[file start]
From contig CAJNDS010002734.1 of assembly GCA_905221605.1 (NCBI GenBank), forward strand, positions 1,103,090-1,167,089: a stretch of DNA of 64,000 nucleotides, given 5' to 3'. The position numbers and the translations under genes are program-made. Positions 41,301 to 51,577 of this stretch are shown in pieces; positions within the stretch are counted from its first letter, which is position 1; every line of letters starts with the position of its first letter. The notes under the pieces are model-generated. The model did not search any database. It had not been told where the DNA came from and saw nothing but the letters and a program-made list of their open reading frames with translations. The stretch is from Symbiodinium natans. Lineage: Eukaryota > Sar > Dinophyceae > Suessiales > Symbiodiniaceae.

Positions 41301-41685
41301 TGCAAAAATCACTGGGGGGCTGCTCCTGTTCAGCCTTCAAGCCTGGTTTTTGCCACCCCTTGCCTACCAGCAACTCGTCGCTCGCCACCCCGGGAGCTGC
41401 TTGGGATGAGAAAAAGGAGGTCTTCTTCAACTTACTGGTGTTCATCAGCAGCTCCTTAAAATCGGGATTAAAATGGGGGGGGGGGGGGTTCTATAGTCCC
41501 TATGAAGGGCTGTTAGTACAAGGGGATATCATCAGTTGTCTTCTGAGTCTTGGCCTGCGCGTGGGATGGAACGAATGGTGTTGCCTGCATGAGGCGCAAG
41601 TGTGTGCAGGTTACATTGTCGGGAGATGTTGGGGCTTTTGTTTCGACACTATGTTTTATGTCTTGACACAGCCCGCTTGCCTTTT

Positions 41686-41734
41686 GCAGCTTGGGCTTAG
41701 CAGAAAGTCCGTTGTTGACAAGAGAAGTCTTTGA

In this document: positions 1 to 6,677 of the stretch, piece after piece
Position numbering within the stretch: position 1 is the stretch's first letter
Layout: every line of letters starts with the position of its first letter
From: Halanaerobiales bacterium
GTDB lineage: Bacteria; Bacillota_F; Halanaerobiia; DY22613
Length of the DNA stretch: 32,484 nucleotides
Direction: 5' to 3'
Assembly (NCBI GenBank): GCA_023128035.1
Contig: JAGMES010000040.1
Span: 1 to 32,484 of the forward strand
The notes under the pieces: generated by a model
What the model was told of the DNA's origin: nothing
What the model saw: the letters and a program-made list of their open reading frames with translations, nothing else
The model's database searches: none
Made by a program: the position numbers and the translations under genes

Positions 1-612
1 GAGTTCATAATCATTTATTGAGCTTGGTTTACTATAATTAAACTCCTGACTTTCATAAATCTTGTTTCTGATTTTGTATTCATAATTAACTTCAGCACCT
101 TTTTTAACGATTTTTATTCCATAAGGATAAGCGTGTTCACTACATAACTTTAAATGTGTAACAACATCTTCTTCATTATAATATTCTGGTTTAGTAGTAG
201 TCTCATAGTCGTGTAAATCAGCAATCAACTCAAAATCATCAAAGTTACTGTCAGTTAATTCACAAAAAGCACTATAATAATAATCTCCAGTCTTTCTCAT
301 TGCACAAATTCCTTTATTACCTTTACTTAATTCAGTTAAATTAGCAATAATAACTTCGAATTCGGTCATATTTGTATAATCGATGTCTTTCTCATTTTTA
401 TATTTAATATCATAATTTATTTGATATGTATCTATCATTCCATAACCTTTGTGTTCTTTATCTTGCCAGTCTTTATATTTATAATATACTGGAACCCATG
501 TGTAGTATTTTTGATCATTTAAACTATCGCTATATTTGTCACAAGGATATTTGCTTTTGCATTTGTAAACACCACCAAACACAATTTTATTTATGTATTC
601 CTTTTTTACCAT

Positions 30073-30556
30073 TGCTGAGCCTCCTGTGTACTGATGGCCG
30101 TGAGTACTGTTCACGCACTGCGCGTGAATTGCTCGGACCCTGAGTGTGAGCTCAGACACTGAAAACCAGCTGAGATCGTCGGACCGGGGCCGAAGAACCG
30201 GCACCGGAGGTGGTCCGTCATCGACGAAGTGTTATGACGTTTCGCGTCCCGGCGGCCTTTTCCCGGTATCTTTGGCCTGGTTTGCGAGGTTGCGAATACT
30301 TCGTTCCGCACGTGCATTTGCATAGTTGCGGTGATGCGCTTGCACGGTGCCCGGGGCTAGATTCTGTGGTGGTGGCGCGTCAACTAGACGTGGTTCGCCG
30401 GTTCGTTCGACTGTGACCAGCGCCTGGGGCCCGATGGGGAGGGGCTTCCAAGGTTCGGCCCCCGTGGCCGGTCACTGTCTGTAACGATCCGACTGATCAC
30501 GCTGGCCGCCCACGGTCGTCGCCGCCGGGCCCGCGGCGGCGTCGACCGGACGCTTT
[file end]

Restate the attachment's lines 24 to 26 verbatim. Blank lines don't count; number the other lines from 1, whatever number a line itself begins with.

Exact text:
Made by a program: the position numbers and the translations under genes

Positions 1-612
1 GAGTTCATAATCATTTATTGAGCTTGGTTTACTATAATTAAACTCCTGACTTTCATAAATCTTGTTTCTGATTTTGTATTCATAATTAACTTCAGCACCT